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Progress

Ten Reasons to Look Forward to the Future
Lu par : Derek Perkins
Durée : 6 h et 57 min
5 out of 5 stars (2 notations)

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Description

From an examination of official data from such institutions as the United Nations, the World Bank, and the World Health Organization, Cato Institute Senior Fellow Johan Norberg paints a portrait of a better future ahead.

It's on the television, in the papers, and in our minds. Every day we're bludgeoned by news of how bad everything is - financial collapse, unemployment, growing poverty, environmental disasters, disease, hunger, war. But the rarely acknowledged reality is that our progress over the past few decades has been unprecedented. By almost any index you care to identify, things are markedly better now than they have ever been for almost everyone alive.

Examining official data from the United Nations, the World Bank, and the World Health Organization, political commentator Johan Norberg traces just how far we have come in tackling the issues that define our species. While it's true that not every problem has been solved, we do now have a good idea of the solutions, and we know what it will take to see this progress continue. Dramatic, uplifting, and counterintuitive, Progress is a call for optimism in our pessimistic, doom-laden world.

©2016 Johan Norberg (P)2017 Blackstone Audio, Inc.

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Global

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Histoire

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  • Alexandra Hopkins
  • 22/09/2017

Global Uptrends That May Surprise You

This book describes global socioeconomic up-trends that most people are unaware of. This is important stuff to understand—we need to know what has gone right, not just focus on disasters. A lot has gone right since the Scientific Revolution of the 1500’s and the Enlightenment of the 1700’s: increases in income, literacy, democracy, and women’s rights, and, even remarkably large decreases in crime and violence.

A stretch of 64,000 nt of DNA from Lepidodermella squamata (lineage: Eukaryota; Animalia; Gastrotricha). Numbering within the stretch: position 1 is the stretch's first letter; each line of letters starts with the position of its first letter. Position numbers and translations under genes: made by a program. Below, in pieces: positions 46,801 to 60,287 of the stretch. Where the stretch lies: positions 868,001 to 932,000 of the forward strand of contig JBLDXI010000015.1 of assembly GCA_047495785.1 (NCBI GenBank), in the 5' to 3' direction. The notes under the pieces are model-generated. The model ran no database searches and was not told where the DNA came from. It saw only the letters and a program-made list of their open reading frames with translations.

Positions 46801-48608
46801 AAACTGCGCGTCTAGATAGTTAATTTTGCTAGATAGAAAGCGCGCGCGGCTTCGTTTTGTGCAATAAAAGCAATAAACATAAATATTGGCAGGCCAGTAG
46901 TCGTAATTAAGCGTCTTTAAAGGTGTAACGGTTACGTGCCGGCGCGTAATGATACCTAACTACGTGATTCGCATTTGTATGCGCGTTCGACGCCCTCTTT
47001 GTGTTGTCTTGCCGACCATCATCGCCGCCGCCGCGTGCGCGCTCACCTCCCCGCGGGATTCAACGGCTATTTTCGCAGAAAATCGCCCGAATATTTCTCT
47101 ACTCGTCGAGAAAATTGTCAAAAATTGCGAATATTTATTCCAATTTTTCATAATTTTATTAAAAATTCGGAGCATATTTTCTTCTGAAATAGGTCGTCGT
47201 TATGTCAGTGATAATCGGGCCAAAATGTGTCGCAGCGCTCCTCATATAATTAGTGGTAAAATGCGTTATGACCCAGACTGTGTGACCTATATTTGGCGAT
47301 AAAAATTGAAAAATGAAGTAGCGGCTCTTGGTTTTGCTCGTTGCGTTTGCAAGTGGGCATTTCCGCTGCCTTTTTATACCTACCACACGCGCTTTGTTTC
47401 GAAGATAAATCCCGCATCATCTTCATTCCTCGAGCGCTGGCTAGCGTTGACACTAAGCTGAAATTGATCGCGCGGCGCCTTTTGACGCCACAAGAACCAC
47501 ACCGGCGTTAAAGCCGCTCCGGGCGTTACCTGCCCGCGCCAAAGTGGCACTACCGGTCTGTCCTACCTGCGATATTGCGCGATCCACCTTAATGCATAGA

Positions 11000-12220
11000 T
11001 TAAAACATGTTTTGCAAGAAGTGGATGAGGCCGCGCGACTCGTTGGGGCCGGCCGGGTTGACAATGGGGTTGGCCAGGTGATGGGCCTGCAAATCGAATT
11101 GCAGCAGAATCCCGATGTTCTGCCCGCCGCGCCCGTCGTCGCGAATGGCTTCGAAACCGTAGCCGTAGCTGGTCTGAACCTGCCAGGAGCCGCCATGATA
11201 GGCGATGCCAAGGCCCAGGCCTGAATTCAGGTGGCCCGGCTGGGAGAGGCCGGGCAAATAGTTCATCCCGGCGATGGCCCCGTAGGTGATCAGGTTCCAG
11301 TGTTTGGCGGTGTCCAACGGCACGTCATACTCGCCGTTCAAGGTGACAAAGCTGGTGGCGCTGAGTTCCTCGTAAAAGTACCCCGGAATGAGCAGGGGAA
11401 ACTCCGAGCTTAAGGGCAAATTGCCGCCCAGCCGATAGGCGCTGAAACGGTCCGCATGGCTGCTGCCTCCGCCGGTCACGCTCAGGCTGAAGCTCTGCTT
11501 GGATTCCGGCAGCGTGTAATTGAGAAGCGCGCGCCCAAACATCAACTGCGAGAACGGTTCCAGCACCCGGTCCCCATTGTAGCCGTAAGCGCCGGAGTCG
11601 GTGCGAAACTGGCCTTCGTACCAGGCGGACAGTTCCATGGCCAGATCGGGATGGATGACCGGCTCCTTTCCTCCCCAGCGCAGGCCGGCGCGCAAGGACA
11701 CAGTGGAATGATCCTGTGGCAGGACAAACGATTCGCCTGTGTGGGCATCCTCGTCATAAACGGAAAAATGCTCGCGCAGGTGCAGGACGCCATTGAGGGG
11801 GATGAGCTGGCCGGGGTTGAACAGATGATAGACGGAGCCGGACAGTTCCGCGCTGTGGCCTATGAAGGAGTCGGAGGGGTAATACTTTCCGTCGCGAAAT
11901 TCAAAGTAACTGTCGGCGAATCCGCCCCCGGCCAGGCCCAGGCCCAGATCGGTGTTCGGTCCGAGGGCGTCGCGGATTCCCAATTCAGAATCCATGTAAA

The book gives a lot of the credit for the up-trends to free market capitalism, which, in many cases is quite accurate. But the book, published in 2017, ignores the Great Recession and growing income inequality and even growing poverty in countries like the U.S. It implies that at this time more free market capitalism is just what the doctor ordered. A more objective analysis would point out that given the cracks that are developing in the U.S. economic system, it’s time to re-evaluate our next steps.

The author, Johan Norberg, is a senior fellow at the Cato Institute, a Libertarian think tank. His transparent agenda to reduce governmental regulation reduces the book’s objectivity. How can the author imply that free market capitalism has somehow IMPROVED the natural environment? He fails to mention or give credit to the dedicated environmental organizations which battled the corporations to increase regulations and ameliorate some of the worst corporate pollution problems. The book has the taint of propaganda. This is unfortunate, because the important and accurate statistical data presented on the many global up-trends should be better known.


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    3 out of 5 stars
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  • Pablo
  • 10/09/2019

Interesting hypothesis, unreliable sources

To prove his hypothesis, he uses exaggerated examples and some times myths of the history. He has a North European / protestant centered bias as promoters of progress, against "intolerant" Catholics and East European. All that makes the defense of his hypothesis doubtful. Economic part is strong as numbers are difficult to refute, social progress such as freedom, tolerance, violence, etc. is more questionable, because the author try ro use numbers outside its context.

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  • wbiro
  • 07/06/2018

A Refreshing Positivist Perspective on the Future

You have a choice - read doomsayers and doomsdayers, or read futurists and positivists. This book is the latter, exposing the fallacies and erroneous, fashionable dogma of the former.

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  • Henrik
  • 28/09/2018

Very good book

This book was so good that I'll get it as paperback too, and listen/read it one more time, because it's packed with worthwhile facts and perspectives for our world.

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